Baby Development: Your 4-Month-Old

Your 4-month-old is growing more and more alert by the day. Babies at this age love to express themselves through smiles, laughs, gurgles, and coos.

This portion of WebMD’s month-by-month guide describes a few of the baby milestones you can expect your child to reach at four months.

Fourth Month Baby Milestones: Growth

By month four, your baby’s weight will likely have doubled from birth. If you’re concerned that your child isn’t eating well or isn’t gaining enough weight, talk to your pediatrician.

Fourth Month Baby Milestones: Motor Skills

Your baby is becoming more dexterous and doing more with her hands. Her hands now work together to move a toy or shake a rattle. In fact, those hands will grab for just about anything within reach, including a stuffed animal, your hair, and any colorful or shiny object hanging nearby. You might want to remove any earrings or necklaces if you don’t want to experience a painful tug.

Anything your baby is able to pick up will likely end up in her mouth -- tasting is one of the ways she explores her world. It’s crucial that you don’t leave small items lying around that baby could choke on. Anything that can fit inside a toilet paper tube is too small to be within finger’s reach of your 4-month-old.

By now, your baby’s head should no longer be wobbly. Four-month-olds have pretty good head control while sitting supported, and they can hold their head and chest upright while lying on their stomach during tummy time. They also can kick and push with their feet. Some babies have even figured out how to roll from tummy to back at this point.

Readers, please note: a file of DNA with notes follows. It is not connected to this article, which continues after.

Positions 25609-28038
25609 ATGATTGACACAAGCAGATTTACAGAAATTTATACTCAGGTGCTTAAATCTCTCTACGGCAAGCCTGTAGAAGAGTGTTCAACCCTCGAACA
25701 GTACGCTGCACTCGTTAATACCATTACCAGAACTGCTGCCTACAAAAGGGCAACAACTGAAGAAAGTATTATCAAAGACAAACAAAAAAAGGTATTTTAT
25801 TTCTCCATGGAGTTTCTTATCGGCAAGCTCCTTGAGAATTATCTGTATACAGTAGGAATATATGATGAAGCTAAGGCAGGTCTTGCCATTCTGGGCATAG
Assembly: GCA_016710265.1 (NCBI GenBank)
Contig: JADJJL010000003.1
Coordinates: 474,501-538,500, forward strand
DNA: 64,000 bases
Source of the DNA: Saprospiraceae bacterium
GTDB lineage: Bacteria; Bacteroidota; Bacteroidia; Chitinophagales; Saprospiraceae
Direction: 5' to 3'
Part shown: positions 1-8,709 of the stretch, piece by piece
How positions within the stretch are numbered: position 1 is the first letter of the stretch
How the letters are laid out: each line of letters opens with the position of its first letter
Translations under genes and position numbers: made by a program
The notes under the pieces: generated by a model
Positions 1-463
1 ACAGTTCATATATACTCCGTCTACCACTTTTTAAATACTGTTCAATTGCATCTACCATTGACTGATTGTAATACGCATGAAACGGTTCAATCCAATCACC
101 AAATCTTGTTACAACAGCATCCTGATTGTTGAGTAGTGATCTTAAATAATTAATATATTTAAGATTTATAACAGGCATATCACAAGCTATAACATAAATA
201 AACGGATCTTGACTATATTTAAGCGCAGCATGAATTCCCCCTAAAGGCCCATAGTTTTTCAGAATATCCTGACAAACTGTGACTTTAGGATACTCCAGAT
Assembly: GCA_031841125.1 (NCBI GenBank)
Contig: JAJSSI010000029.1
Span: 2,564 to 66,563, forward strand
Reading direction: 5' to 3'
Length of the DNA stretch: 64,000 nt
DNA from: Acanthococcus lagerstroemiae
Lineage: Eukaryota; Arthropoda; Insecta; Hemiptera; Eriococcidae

Fourth Month Baby Milestones: Sleep

By your baby’s fourth month, you both should be enjoying a full night’s sleep. At this age babies typically can sleep seven to eight hours in a row. Add in two naps, and baby should be sleeping a total of 14 to 16 hours a day.


Fourth Month Baby Milestones: The Senses

During the first three months, babies have a lot of trouble distinguishing color contrasts, which was why your newborn preferred bright colors and black-and-white objects. Now at four months, baby’s vision has sharpened to about 20/40. Babies at this age can pick out more subtle color contrasts, such as a red button on a red shirt. They also can see across the room, although they still prefer looking at people close-up.

Your baby’s eyes should move together smoothly and follow objects and people around the room. If you notice crossed eyes or any other vision problems, be sure to mention them to your pediatrician.

You also may notice that your baby’s eyes are starting to change color. Lighter-colored eyes may go through several changes before settling on their final shade at about six months.

Fourth Month Baby Milestones: Eating

Some pediatricians don’t recommend starting babies on solid foods until six months. But depending on your baby’s size -- bigger babies may not be satisfied with breast milk or formula alone -- and readiness, your doctor may say it’s OK to start solids at four months. Before that first feeding, make sure that your baby has good head and neck control and can sit upright with support.